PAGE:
’Tis the season for reflection— and when you give a long, hard, angry stare back at 2018, it’s easy to gloss over the parts that made life worth living. I Heart Local Music is here for you, dear reader, with a fond and aggressive analysis of what makes Lawrence the best damn music town on the planet. Here is, according to I Heart Local Music, the Top Ten most badass things we saw from local acts in 2018.
It was late Summer when the temperatures had already been unbearable for weeks. That didn’t stop a batch of fans from squeezing into the sweltering basement of White Schoolhouse for what ended up being an incredible delight. Everyone loves a good secret— and on this night, it was only the locals who were in on it. The Get Up Kids were recording a music video at the legendary North Lawrence DIY venue, and had invited fans out for a small performance as well. This meant that fans not only were treated to their own private show (from a band that had filled the street with thousands of people just a year earlier at Live on Mass), but they also got to be a part of the video. It ended with mayhem— toilet paper, glitter, and silly string just covered everyone (but especially the band) by the end of the set.
Believe it or not, Samantha Fish is a local artist. Though she’s received high praise from national outlets like the New York Times, the blues guitarist is actually from Kansas City. Her fast fingers and ease on the frets lands her at #9 on our list. Her show at the Bottleneck back in May brought a sold-out crowd in, all vibrating with excitement over her stunning live show. This woman breathes and exudes rock and roll, it pours out of every bit of her body. It’s nearly impossible to look away from the stage when she’s on, she rocks like no other, and she does it all in kitten heels and a winged-tip eyeliner sharp enough to stab you.
When we asked Calvin Arsenia to play Pride Fest back in June, he hesitantly confided that this was his first appearance as a queer musician. But with the, uh, secret (but not so secret) out, a couple of months later he went full Calvin Arsenia with what has to be the most extravagant album release show we’d ever seen.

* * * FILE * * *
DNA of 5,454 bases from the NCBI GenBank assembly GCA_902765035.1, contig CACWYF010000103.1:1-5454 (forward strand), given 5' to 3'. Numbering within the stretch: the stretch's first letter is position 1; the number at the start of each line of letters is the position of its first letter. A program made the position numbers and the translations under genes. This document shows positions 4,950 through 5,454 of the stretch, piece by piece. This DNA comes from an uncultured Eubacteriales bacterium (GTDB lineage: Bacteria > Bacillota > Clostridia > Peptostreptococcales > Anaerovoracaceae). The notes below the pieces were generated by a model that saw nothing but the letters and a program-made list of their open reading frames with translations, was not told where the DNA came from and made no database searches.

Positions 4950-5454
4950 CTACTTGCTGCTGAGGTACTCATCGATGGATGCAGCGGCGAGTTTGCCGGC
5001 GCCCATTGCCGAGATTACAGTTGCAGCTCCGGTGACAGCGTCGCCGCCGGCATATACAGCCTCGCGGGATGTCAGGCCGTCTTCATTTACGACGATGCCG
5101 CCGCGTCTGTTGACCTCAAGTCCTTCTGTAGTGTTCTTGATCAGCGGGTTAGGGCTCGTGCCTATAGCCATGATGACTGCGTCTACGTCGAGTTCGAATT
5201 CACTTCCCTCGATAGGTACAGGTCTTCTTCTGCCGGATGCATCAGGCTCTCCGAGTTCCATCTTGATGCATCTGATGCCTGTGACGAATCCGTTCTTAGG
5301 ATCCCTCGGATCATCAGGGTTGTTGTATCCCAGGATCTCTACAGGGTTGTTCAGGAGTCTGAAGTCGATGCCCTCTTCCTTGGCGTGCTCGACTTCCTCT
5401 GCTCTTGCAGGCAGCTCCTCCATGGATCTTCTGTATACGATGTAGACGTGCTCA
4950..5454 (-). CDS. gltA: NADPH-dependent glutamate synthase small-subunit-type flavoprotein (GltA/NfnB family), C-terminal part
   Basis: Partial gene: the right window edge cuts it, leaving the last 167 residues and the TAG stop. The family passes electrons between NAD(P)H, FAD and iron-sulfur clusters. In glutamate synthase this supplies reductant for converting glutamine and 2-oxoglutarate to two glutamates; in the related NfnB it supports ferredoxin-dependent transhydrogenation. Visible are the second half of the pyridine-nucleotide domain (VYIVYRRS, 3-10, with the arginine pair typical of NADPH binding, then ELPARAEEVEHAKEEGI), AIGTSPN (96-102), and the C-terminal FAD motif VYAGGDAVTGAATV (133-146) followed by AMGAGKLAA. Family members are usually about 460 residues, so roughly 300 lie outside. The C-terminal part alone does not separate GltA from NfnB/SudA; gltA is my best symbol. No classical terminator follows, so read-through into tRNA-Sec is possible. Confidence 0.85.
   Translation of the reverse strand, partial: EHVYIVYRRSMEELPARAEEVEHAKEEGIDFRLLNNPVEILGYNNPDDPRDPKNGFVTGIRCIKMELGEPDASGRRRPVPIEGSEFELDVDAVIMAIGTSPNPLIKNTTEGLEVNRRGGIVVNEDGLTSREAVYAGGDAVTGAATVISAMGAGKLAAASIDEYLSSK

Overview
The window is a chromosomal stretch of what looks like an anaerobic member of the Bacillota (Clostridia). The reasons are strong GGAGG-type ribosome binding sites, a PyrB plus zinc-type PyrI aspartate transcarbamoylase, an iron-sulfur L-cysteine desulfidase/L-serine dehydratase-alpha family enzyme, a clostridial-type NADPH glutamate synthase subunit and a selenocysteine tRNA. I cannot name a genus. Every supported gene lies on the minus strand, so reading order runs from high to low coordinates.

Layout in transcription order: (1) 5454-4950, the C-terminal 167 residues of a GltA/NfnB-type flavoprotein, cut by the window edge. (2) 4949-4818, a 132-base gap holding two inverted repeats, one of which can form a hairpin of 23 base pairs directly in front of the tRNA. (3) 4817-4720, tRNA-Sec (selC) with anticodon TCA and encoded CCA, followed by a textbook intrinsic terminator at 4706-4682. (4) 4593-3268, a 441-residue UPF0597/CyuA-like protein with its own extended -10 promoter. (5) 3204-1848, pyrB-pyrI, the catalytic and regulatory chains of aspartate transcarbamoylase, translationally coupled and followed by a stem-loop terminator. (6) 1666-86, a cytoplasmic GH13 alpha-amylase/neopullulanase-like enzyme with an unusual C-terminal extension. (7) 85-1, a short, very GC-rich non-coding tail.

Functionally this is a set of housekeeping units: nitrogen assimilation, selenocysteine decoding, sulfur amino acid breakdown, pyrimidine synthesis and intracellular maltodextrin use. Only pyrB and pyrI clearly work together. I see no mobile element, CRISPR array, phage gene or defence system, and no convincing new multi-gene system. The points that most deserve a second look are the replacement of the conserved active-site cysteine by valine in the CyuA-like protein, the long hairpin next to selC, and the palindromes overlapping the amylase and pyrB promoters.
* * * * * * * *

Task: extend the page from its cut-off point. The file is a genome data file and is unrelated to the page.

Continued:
In September, Calvin accomplished one of the most impossible tasks on the planet. He got a lot of wealthy white people out to The Paseo. The harpist had multiple costume changes, a captivating orchestra to back him up, and a host of dancers who, at times, made it pretty steamy in there. If the shirtless lumberjacks didn’t get ya, the tango dancers most certainly did.
The saying in Kansas City goes that Calvin Arsenia doesn’t play gigs, he makes events. The theatrics and dramatics were just a small piece of this flamboyant affair. It was a treat for all the senses (his album is titled Cantaloupe, and you could smell cantaloupe everywhere as soon as you walked into the Gem Theatre). It looked like New York Fashion Week in there, everyone was dressed to the nines because that’s what everyone’s come to expect at events from Calvin.
By the end of the night, he lead everyone in a parade down the street outside, complete with a full marching band, while he coasted down the road in his exaggerated tulle skirt. Calvin, and only Calvin, can get away with a year where he went from being shy about playing a Pride event to marching down the Paseo in a big tulle skirt and feathered headpiece, with an entourage of squealing fans following behind.
Oh Jesus Christ. Where do we even begin with this maniac. Well, for starters, we’re quite fond of this fella’s disposition. As the vocalist for local metal band Horned Wolf, Frederick Foul has everything you could ask for— a killer voice, an absolutely terrifying stage presence, and spikes (soooo many spikes). Horned Wolf’s set with Typewriter Tim at the Bottleneck in late September was a memorable one.
’Twas a barrage of emotion and terror strewn upon the audience with reckless abandon… and that’s just the way they like it. You want solid metal songs to headbang along with? Horned Wolf is your band. You want to thrash in the audience with the vocalist? Horned Wolf is your band. You want to wonder if that complete-psycho-of-an-edgelord-vocalist is going to knock you over with his spikes? Horned wolf is your band. We just adore performers that terrify the living hell out of you, and Frederick Fucking Foul is really good at that.